Roman Reed is proud to note that the preclinical research for the Geron stem line came from the lab of Hans Kierstadt at UCI, funded in part by a Roman Reed grant.

Though Hans is still considered a stem cell rock star by Roman, and by many California cure advocates, he actually left the SCI field after selling his company California Stem Cell to a biotech called NeoStem. That company became Caladrius (a bird that visits the ill and absorbs illness before flying away) and concentrated on cancer therapies. Hans was chief science officer.

Hans, who posed for Men’s Vogue in 2006, sports a less flashy science profile now, but he’s still flying high, and apparently he hasn’t lost his knack for making rain. I ran into Hans at a function in Beverly Hills not long ago. He says he left Caladrius and has his own company again, named AiVita. The company, based in Irvine, just raised a round of venture capital money -- $2 million from California Technology Ventures – to pursue a cancer immunotherapy drug for ovarian cancer. A Phase II trial is set to enroll soon at Hoag Hospital in Newport Beach.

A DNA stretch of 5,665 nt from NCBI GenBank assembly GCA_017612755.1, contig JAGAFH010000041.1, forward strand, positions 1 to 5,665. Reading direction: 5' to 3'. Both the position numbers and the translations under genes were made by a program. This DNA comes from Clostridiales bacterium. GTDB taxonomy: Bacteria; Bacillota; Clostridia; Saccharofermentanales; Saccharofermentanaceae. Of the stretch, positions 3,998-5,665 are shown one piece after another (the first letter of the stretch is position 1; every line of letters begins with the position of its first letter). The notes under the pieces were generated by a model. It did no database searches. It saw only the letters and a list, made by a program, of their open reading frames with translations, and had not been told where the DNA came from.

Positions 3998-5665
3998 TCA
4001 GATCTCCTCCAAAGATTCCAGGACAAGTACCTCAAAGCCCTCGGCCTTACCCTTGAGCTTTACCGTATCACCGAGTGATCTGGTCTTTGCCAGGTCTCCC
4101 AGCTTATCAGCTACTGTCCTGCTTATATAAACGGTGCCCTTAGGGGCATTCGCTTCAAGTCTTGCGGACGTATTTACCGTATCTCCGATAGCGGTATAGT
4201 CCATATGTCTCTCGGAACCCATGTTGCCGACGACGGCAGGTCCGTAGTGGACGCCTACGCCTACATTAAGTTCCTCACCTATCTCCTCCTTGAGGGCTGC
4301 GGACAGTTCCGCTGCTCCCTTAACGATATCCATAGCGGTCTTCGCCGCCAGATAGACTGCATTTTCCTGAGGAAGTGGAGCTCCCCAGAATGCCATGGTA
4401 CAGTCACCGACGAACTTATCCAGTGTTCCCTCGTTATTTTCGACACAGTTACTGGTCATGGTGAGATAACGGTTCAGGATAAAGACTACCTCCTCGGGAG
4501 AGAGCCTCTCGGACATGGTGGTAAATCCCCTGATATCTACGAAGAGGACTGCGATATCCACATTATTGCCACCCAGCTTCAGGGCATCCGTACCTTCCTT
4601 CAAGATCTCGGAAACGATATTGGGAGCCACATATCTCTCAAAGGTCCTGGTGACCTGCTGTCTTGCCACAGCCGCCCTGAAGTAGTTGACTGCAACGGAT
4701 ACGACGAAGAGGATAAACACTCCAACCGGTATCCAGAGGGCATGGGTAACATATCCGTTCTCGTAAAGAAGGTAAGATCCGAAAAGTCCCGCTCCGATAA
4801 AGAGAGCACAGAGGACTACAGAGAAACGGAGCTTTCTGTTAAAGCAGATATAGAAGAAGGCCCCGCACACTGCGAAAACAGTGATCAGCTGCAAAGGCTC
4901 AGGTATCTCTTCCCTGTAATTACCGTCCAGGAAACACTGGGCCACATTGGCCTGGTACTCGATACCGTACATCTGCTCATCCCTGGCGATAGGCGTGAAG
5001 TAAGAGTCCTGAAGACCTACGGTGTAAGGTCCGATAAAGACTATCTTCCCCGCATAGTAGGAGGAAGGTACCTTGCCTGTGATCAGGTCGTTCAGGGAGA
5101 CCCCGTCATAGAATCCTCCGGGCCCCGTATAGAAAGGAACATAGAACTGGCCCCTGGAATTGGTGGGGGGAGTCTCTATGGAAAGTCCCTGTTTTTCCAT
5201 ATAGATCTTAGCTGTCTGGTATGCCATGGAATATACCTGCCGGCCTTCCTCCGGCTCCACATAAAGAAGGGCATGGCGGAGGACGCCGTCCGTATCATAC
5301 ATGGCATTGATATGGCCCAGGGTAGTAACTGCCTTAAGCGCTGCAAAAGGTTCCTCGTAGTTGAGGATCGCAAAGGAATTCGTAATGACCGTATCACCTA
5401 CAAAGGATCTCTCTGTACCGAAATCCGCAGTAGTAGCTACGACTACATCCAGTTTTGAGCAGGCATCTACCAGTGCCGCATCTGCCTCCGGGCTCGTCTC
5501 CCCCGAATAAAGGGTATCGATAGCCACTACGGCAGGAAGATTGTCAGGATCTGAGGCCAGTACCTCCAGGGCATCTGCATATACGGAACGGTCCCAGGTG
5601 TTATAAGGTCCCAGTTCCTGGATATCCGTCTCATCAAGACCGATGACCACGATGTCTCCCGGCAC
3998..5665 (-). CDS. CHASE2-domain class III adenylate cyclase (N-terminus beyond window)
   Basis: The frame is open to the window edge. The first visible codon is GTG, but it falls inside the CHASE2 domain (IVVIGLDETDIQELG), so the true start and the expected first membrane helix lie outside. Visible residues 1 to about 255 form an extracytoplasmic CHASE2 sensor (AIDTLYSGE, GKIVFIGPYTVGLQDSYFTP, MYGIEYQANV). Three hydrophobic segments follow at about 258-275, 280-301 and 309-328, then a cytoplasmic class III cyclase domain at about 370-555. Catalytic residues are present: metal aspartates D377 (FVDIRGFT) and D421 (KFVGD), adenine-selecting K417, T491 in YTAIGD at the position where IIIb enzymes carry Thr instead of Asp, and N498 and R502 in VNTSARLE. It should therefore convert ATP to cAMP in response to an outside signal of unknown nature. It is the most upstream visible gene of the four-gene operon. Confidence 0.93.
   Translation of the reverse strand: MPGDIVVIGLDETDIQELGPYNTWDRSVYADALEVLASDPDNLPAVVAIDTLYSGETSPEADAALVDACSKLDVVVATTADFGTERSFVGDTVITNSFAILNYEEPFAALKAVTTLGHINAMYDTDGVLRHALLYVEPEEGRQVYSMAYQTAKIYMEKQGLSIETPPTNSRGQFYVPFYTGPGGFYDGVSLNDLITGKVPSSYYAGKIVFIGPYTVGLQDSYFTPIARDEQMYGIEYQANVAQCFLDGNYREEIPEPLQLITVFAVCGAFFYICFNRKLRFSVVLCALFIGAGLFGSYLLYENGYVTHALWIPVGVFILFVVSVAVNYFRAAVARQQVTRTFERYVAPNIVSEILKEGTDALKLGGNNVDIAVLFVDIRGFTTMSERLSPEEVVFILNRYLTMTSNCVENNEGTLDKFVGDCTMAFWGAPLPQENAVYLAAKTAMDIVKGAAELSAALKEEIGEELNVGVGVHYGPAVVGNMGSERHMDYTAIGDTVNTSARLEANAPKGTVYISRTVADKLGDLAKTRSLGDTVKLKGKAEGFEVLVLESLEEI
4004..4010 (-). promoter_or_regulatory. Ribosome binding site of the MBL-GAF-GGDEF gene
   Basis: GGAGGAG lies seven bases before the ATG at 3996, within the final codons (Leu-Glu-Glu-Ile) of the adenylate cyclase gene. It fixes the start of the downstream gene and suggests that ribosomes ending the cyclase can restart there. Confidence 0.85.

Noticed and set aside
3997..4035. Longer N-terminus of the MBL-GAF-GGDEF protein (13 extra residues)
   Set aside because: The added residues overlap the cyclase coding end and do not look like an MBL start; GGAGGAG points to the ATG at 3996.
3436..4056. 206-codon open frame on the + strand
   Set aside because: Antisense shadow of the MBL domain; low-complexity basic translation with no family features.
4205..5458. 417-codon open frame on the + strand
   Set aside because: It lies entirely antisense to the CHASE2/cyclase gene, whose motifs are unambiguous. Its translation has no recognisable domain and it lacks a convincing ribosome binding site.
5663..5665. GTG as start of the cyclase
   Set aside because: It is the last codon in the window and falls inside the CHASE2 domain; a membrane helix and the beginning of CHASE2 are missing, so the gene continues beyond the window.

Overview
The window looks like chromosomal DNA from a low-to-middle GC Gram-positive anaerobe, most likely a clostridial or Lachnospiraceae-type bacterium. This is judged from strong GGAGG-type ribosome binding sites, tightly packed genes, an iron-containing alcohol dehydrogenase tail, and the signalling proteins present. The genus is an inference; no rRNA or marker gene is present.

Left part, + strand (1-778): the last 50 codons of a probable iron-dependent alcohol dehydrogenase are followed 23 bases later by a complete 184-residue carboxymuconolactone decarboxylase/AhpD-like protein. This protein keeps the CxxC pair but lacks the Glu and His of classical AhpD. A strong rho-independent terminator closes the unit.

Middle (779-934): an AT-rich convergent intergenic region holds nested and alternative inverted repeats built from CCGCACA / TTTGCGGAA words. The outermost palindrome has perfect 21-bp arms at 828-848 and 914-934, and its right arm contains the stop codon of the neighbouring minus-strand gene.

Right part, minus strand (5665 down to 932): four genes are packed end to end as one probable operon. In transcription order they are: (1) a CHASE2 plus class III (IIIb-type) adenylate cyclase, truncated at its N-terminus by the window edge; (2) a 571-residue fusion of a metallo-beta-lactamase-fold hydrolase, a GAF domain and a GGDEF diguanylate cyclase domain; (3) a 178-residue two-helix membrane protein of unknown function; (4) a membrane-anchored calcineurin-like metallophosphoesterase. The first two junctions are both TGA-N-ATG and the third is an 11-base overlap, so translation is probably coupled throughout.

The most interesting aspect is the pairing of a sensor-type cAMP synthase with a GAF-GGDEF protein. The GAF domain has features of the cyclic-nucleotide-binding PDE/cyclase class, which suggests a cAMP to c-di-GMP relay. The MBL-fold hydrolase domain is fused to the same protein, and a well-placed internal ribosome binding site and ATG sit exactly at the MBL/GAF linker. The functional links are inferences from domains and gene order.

CIRM recently approved $4 million for AiVita to collaborate on early translational research for the development of stem cell-derived 3D-transplantable retinas to treat vision loss, in collaboration with Magdalene Seiler at UC Irvine.

AiVita is making money on its own with a stem cell product, but not in medicine. This is in the vanity business, with a facial serum stem-cell derived product called Provoque. Hans has published data showing that the serum, available to the “self pay” segment of health care at around $200 an ounce, reduces appearance of wrinkles. You can only buy this stuff from doctors at Alphaeon, a “healthcare lifestyle” company. Hans sits on the company’s board.

So Hans, any remaining spinal cord ambitions? Yes, indeed, he says has some ideas that he and his company hope to pursue, using profits from the skin care line to develop therapies addressing paralysis.